You know that feeling you get when you see a former significant other for the first time in a while? All those old feelings of familiarity come rushing back to the surface: memories of the good times, the fun you had together, and the special occasions you got to experience together.
But just as quickly as the warm, fuzzy thoughts start to invade your brain, the bad memories come flooding back too: the hurt, the pain and the sadness. And it’s then that you remember why you went your separate ways. The bad clearly outweighed the good.
It was those exact feelings that were surging through me as I saw Harry Redknapp sitting in the visiting director’s box at Old Trafford yesterday. A typically emotionless ‘Arry watched the side he had agreed to take over only hours before surrender a second half lead and eventually lose to an under-performing Manchester United side.
In a week where Chelsea’s Roman Abramovich riduculously fired Roberto Di Matteo and replaced him with former Liverpool manager Rafa Benítez, Redknapp’s QPR appointment was never going to be anywhere near the most high-profile managers appointment. But the emotions tied up in seeing Redknapp back to work was just too much to ignore.
Seeing him spurned flashbacks to some of my most fond Spurs moments of the last four years. The resurrection from Ramos’ ruinous start. Beating City to clinch a Champions League birth. Two magical nights in Milan. Even an expletive-laden newsreel outburst can be fondly looked back upon.
But as special as all of those treasured memories are, there’s a lot that I need to remember before I get all sentimental.
‘Arry must have had an aversion to making substitutions before the 85th minute of a match. His reluctance to rotate the squad and keep players fresh, not to mention a lack of tactical awareness. What about his tax evasion trial, a major distraction for the squad during the early winter months of last season? And of course, let’s not forget his complete lack of commitment to Spurs and losing focus on the job at hand at the end of the campaign.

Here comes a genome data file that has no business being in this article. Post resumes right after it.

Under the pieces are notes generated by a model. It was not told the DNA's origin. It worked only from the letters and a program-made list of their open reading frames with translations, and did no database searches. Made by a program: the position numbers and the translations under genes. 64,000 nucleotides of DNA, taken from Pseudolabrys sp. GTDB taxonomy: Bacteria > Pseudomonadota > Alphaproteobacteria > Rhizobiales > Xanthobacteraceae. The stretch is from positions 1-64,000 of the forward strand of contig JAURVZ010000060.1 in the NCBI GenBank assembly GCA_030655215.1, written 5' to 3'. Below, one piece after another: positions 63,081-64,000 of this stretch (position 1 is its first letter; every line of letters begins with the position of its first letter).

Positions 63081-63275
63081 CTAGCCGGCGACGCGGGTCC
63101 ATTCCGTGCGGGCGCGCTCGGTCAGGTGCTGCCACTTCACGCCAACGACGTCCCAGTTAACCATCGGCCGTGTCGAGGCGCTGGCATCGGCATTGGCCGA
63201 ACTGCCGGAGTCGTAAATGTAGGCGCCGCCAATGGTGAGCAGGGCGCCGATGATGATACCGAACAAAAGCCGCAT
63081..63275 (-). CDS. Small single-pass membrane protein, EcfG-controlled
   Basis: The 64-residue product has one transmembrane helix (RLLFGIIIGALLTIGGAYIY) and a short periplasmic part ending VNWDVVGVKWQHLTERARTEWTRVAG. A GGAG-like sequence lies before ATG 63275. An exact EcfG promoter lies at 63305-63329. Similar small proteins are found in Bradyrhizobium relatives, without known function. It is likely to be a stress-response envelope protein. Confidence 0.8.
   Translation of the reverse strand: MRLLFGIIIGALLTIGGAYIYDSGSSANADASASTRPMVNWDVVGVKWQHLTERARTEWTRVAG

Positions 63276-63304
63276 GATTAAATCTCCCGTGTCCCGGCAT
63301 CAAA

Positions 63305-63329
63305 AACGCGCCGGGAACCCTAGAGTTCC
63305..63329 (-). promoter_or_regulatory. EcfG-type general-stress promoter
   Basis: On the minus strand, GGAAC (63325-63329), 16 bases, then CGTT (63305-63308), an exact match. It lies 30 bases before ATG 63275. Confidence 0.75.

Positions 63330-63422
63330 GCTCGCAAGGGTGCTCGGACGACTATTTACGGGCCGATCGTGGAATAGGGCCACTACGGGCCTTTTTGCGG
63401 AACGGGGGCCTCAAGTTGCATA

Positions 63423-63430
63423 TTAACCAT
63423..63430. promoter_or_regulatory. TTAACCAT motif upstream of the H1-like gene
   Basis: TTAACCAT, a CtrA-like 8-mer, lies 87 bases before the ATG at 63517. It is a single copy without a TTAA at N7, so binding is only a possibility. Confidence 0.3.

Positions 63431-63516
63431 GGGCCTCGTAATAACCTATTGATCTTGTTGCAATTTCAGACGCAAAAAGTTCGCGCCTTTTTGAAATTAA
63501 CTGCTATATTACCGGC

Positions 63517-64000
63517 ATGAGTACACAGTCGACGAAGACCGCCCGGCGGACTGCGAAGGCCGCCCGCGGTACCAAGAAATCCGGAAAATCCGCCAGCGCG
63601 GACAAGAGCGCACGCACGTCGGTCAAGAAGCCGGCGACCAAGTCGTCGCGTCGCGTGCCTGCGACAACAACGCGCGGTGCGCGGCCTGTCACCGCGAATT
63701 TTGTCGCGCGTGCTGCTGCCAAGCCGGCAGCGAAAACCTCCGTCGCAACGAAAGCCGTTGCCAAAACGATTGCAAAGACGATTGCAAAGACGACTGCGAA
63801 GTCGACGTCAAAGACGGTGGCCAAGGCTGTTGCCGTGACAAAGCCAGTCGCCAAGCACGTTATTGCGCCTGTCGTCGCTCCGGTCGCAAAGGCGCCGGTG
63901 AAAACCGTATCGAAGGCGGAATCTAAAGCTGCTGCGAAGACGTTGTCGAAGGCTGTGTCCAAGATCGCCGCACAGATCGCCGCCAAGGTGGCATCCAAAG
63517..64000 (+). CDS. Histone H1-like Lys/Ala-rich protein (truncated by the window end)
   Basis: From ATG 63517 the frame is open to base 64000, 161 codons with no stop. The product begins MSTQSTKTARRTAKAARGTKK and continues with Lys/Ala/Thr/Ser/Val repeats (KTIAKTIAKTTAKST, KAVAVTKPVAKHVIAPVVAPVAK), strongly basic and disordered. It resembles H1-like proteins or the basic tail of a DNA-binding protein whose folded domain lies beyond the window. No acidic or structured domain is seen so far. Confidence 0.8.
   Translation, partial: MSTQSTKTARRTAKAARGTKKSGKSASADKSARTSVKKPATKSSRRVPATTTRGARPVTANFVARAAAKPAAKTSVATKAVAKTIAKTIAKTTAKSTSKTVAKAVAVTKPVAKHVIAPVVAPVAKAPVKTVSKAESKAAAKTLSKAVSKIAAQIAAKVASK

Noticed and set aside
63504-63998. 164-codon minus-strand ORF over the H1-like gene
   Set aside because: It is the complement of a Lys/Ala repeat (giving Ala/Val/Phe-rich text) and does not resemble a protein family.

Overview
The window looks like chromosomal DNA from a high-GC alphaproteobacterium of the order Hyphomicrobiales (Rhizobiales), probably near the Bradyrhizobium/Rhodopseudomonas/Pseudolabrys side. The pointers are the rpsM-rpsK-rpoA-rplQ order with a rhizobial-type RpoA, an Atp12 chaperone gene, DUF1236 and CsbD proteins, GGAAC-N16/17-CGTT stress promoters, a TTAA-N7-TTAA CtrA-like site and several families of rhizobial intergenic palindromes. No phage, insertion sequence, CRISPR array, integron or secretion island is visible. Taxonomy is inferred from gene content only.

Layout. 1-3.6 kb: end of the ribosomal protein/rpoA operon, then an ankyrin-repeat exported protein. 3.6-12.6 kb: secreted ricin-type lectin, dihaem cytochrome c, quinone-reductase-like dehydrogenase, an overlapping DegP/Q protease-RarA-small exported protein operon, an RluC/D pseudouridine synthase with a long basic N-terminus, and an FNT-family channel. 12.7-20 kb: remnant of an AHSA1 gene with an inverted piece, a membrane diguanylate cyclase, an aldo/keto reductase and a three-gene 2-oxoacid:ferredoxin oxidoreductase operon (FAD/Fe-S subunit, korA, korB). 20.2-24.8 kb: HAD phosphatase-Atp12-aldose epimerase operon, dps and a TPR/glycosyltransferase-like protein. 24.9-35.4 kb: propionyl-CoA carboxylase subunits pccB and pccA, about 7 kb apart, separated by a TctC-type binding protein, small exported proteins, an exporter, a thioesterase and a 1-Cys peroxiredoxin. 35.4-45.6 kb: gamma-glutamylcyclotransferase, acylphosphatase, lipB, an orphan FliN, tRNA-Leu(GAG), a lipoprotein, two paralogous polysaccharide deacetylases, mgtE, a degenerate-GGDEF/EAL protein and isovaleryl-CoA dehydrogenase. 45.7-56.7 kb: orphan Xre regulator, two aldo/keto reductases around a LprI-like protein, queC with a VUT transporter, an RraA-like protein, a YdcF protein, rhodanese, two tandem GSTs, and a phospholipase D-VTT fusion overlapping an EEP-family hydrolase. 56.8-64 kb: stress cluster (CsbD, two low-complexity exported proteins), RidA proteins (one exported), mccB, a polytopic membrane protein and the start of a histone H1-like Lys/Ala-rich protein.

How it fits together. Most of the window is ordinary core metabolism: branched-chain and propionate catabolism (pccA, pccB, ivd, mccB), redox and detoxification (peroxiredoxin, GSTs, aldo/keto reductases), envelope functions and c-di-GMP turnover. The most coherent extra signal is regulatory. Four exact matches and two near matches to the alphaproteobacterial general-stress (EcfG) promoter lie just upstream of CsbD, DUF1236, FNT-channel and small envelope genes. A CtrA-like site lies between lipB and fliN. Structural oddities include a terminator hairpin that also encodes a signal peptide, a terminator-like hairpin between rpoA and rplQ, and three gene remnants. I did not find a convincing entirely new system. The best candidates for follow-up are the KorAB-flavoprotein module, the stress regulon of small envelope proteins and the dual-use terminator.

So when Daniel Levy rightly dismissed Redknapp at the end of last season, I was trumpeting the idea as a good one. But like every break up where there were plenty of good times, his departure was bittersweet.
Had you told me, Harry or anyone else six months ago that he would be taking over the reigns at Loftus Road, we all probably would have dragged you off to the loony bin. The England job seemed the most likely outcome, but staying on at White Hart Lane was a close second. But QPR? That seemed about as realistic as him taking over my Sunday league side.
Whether Redknapp has it in him to turn yet another side around, I’m not quite sure. This isn’t a situation like the dysfunctional-yet-talented Tottenham side that Harry took over four years ago. This is a QPR side that lacks a single solid defender, which spent lavishly on midfielders and strikers without a playing style in mind, and a disillusioned fan base. They’re the only winless side left in the Premier League, and confidence is hovering somewhere around zero. It’s a tall ask, even for someone of Harry’s pedigree. And Rangers’ fans better just hope a better job doesn’t open up while he’s in their hot seat, as history tells us he’ll bolt.
So just like that chance encounter with your ex, when your eyes eventually catch theirs, you give them a small, knowing smile from across the room — maybe even a small wave of acknowledgement. And then you thank you’re lucky stars that you’re not the stuck with them anymore. Just like I do with old ‘Arry.